Jenna Clark played soccer at a high school that made it practically impossible to stand out. Fortunately, she was impossible to miss.

Jenna Clark played soccer at a high school that made it practically impossible to stand out. Fortunately, she was impossible to miss.

In one week, the Center Place Restoration School graduate will participate in her first practice as a walk-on for the University of Missouri-Kansas City women’s soccer team. Hard to believe, considering that at no point did it look like the odds were in favor of Clark getting to this point.

While Clark always excelled in high school – she was a four-time all-conference selection and holds a bevy of school records – the small private school in Independence isn’t on too many coaches’ radars. Clark graduated in a class of 24 and will be the first athlete from the school to play at the Division I level.

Clark’s chances of playing at the next level also took what seemed like a lethal hit her sophomore season when she suffered a series of complicated knee injuries in her right leg. A previous ankle sprain led to a dislocated and hyperextended knee on top of a bruise she suffered on her femur and fibia. That wiped out the second half of her soccer season and put her out of commission all summer long during the offseason that’s considered most critical as high school players are trying to catch the eye of college coaches.

“I just had to pray about it,” Clark said. “I said, ‘You know, if I’m supposed to play soccer in college – which has always been one of my dreams and my goal in life since I was 3 – then that’s going to happen and there’s going to be some doors opened.’”

In some ways, Clark said, the injury proved to be a blessing because it forced her to become more well-rounded in a year that was her toughest academically.

“I just kind of put (soccer) on the back burner,” said Clark, who graduated as valedictorian of her class. “I was like, ‘You know, I’m going to have a great year and I’m not going to worry about the future too much. I’m just going to have fun doing other things.’”

During the summer Clark was sidelined, she went to a chiropractor who recommended she begin an alternative therapy that involved receiving shots in the cavity above her meniscus. The therapy allowed her to dodge surgery and within six weeks, she was starting to feel healthy again. By the time basketball season rolled around during her junior season, she was at nearly 100 percent.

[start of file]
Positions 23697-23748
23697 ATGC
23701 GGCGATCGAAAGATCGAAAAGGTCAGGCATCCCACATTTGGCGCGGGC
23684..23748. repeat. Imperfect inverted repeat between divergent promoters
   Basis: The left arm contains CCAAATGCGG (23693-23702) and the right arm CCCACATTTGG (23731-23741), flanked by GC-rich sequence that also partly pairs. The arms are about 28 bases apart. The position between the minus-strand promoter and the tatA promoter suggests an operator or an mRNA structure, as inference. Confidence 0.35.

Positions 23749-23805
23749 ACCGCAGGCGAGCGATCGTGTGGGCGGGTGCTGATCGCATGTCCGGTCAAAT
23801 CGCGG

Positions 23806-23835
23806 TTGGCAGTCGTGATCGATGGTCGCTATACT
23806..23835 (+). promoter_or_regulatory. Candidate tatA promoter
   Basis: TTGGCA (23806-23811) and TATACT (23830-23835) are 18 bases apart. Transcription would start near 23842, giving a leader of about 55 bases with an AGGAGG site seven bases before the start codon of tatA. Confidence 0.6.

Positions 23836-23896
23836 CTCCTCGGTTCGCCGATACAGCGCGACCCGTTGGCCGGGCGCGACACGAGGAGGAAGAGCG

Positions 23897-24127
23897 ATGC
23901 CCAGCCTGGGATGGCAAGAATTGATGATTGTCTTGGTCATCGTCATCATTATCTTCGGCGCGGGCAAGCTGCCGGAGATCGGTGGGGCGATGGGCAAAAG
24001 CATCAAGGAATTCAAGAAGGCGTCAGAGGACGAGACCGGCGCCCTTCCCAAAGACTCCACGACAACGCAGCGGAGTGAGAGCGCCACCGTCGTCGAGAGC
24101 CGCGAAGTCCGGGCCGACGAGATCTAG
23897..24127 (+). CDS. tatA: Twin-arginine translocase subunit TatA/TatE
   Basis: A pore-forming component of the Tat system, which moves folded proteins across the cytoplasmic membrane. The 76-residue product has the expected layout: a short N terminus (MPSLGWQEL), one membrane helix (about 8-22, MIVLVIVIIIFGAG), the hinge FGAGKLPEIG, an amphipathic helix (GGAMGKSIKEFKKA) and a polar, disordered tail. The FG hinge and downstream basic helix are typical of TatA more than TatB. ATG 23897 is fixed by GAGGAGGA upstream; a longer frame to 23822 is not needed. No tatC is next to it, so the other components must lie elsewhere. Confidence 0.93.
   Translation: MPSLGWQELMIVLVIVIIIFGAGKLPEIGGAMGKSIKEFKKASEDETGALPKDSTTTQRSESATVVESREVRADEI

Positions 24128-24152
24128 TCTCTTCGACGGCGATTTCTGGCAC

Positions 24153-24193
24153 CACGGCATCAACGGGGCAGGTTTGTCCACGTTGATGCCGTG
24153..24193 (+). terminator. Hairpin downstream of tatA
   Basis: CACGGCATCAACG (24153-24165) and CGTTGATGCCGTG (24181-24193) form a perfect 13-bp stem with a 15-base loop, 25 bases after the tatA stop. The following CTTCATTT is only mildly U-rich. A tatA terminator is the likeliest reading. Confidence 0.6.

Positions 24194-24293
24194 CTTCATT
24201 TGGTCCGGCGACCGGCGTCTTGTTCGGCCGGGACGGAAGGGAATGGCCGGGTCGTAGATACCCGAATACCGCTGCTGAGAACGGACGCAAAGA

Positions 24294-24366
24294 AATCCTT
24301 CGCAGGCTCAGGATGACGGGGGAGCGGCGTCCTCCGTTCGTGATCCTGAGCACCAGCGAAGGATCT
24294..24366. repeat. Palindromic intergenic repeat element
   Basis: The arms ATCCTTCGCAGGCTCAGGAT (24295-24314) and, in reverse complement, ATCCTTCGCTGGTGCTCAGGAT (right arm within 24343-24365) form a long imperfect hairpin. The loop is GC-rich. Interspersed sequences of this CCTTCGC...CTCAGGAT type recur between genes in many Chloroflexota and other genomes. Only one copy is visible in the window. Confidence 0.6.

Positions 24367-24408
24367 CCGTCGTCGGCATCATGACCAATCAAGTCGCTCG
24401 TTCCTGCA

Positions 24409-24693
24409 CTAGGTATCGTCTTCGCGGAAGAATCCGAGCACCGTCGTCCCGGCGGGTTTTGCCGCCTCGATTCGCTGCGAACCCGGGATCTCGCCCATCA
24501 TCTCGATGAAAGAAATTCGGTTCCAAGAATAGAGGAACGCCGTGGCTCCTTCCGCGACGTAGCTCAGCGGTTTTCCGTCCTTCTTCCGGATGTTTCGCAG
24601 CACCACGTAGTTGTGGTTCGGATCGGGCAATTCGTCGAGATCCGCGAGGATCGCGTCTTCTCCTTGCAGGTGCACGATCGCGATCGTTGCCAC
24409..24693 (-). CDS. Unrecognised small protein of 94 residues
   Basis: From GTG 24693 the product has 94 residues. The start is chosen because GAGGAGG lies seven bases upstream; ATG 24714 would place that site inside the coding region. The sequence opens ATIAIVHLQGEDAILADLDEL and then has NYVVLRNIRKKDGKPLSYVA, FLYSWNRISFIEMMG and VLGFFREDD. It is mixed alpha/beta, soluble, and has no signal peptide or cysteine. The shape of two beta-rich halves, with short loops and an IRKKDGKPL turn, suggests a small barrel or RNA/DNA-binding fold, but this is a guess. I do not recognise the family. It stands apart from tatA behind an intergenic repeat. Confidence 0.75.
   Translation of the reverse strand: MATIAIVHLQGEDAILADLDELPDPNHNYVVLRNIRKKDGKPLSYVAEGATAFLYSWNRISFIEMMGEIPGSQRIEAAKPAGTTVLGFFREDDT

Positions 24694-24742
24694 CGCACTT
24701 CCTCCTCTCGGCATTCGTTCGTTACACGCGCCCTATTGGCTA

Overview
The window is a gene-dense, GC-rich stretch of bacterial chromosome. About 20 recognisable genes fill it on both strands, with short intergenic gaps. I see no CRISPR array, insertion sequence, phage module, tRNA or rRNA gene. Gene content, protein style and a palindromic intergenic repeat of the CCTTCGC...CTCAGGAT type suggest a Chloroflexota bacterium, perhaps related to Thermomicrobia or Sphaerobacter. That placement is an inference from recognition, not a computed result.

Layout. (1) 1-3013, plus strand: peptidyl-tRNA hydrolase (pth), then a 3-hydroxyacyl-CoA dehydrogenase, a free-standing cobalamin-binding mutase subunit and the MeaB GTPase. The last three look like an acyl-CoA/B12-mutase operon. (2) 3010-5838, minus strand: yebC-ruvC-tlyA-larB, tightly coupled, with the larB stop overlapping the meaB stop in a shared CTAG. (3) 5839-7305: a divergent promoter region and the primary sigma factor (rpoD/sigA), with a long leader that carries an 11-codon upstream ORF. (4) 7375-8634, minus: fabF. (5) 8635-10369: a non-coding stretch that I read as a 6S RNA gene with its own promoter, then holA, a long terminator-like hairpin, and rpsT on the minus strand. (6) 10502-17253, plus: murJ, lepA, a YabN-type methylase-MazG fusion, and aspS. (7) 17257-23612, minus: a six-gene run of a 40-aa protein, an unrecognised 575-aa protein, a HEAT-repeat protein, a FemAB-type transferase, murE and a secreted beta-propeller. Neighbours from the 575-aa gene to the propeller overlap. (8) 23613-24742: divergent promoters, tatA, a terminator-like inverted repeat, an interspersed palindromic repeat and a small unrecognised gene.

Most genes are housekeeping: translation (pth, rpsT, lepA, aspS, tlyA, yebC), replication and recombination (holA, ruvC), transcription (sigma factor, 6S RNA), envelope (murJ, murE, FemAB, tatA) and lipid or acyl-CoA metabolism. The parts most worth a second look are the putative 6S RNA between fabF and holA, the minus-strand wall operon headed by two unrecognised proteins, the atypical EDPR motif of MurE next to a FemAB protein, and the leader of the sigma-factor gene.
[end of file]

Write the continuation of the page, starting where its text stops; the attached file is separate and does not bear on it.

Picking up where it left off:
Athletic success never eluded her and she made a full recovery, but coaches never came calling even as she played on the Kansas City Select Brazil Club team to increase her exposure.

But during the summer in between her junior and senior years, she finally got her chance at a UMKC camp in July. Clark knew she had to make the most of the opportunity.

“It was kind of either this or nothing,” she said. “I definitely put it all out on the line because I figured it was one of my last chances.”

UMKC coach Chris Cissell said there was no way he could overlook Clark, mainly because she followed him around the field like a gnat peppering him with questions about what it would take to earn a roster spot.

“She just did really well and competed really hard and had a great attitude, work rate and passion for the game,” Cissell said. “To be honest with you, she was very persistent and kept talking about the chance to go to school here and play at the Division I level.”

Clark quickly recalls the date – July 20, 2011 – that Cissell called her into his office to let her know she could walk on and join the Kangaroos. Clark did her best to play it cool and calmly accepted the offer. The second she stepped into the hallway, though, she lost it. She danced. She jumped up and down. She let go.

“I just was so excited,” she said. “I couldn’t believe after all that time not being able to talk to anybody or do anything because of my injury, it was still just kind of perfect timing for everything.”

Cissell said that despite Clark’s efforts, he could tell how much the offer affected her. Her reaction meant just as much to him.

“I could tell she was trying to play it cool and was in a little bit of shock,” he said. “But it makes me feel good when you give a player an opportunity and they’re that excited and grateful for it. Sometimes people expect big things or full rides and sometimes they take those opportunities for granted. This was really refreshing.”

While she’ll start as a walk-on, Clark isn’t thinking modestly. She’s set clear goals, which include eventually earning a scholarship, garnering immediate playing time and making UMKC’s traveling team.

“I have very big goals for myself,” said Clark, who plans to major in biology, minor in psychology and hopes to become either a child life specialist or recreational therapist. “... I want to be able to have a good scholarship when I’m a sophomore and I definitely want to play a lot.

“I’m going to work my buns off to be able to have a good spot on the team. I want to play. I want to play really bad.”